Ratatouille Tonight…Not the Movie!

Summer time is the best time to cook with garden produce; makes the most sense, that’s when they are at their peak of quality and variety. I love to make this dish every year in the late summer particularly when I have most of the vegetables growing in my garden.  Ratatouille is a French dish made of eggplant, zucchini, tomatoes, onions, peppers and lots of olive oil and basil. To me it tastes more Italian with all those veggies and the olive oil and basil. It’s a great side dish with grilled meats or fish and I love it inside an omelet or alongside a slice of quiche.  And yes, I know there was a kids movie out in 2007 by the same name.  Disney even came out with their own recipe for ratatouille!

Lots of veggie chopping for this delicious dish and then you should stir it carefully as the mixture cooks in a big pan. I like to make it in a wok or paella dish. I have a Teflon paella dish that I use these days; holds a lot and things don’t stick to it.

Tips: The amounts are somewhat fluid; I don’t really measure the veggies; just use an approximate amount. Be sure to cook the eggplant until it is mostly done before proceeding to the next step or your dish will be less than stellar.  You can use red, orange, yellow or green bell peppers and yellow summer squash works just as good as zucchini. I used a huge pale green bell pepper in my photographed version. Just makes sure all your vegetables are fresh and best quality.

Ratatouille  by Angela, makes about six servings

Ingredients:

2 medium onions

4 tbsp. olive oil divided

1 large eggplant – cut into rounds and then across into ½ in slices (don’t peel)

1 med zucchini  – cut into 1/3 inch rounds and halved

2 large tomatoes, diced

2 garlic cloves – minced

1 large red or green bell pepper- cut into long slices, can half them

1-2 Tbsp. tomato paste

1 Tbsp. dried basil

1 tsp. sea salt (to taste)

Directions:

Put 3 tbsp. of the oil in a large frying pan; 16 inch or wok works well. Add the eggplant slices and toss the slices around to evenly soak up the oil.  Fry turning occasionally; try to get them at least half done and then add the zucchini half moons.  Keep frying until both are just about done.  Turn out into a big bowl.  Add the rest of the olive oil and when it is hot; add the onion bits. Cook about 5-6 min until softening.  Add garlic and cook a minute.  Add the sliced pepper and cook 5-6 minutes until softening.  Add the diced tomato.  Stir well.  Cook about 5-6 minutes and add the tomato paste, stir well, add back the zuke/eggplants and  until mixture looks mostly done; maybe 10 min.  Add the basil and salt and cook another couple of minutes. spicy tomato jam 006  Great cold the next day; aging in the fridge melds the flavors together.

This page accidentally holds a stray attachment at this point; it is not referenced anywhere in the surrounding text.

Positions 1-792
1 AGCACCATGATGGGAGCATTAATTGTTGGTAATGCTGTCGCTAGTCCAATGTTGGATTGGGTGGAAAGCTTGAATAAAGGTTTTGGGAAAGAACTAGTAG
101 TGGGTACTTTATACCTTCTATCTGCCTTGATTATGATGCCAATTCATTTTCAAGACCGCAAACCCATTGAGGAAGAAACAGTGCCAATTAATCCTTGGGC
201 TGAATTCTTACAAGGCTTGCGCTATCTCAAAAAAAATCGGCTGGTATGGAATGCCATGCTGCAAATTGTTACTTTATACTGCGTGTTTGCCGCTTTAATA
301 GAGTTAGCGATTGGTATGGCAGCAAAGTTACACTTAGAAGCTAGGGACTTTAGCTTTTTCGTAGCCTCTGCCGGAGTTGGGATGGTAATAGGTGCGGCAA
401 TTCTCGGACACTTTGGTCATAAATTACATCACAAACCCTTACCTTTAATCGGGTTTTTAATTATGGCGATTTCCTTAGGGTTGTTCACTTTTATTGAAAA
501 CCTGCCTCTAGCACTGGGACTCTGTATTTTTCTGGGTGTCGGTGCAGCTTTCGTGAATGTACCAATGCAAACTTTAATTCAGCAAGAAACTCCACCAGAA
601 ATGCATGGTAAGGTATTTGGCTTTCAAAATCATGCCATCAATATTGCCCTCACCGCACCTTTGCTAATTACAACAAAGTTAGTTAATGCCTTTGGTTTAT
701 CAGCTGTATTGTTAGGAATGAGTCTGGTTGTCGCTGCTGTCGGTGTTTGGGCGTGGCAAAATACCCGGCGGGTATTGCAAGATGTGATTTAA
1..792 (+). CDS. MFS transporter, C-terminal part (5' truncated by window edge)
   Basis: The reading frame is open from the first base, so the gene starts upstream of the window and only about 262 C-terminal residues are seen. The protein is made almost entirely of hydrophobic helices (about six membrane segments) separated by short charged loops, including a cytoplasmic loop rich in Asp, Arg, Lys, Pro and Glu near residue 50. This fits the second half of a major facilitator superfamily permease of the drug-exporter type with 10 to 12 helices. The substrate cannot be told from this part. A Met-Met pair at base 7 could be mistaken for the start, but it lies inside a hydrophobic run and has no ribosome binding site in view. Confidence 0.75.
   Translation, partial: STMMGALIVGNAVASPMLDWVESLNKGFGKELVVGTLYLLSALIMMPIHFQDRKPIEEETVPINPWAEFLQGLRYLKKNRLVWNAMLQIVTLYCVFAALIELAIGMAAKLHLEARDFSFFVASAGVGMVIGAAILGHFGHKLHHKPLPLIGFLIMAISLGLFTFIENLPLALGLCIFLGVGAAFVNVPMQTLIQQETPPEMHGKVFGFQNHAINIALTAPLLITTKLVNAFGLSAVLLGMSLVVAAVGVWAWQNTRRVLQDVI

Sweet Corn Hack

Sweet corn season is here.  In many places really good sweet corn can be had, like farms markets, road side stands and even Wegmans!  I don’t know about you but when I only am making one or two ears it seems silly to fire up a tall pot of water.  I do steam the corn which only takes an inch or so of hot water but still…too much to do.

Two summers ago, on a hot day, I realized there was a quick and easy way to make an ear…or two without that big hot pan of water and steam. I just take a large frying pan, put a quarter inch of water in it, sprinkle of salt and let it heat until bubbling.  I then lay in my ear or two which I have husked and removed all the silk.  Then the pan is topped with a lid or an empty pizza pan if your frying pan is too big for your lids.  Cook it the usual time; depends on how fresh the corn is.  The fresher your corn ears, the less cooking time you need.  The steam in the pan will cook it really fast.  Maybe 6 to 8 minutes.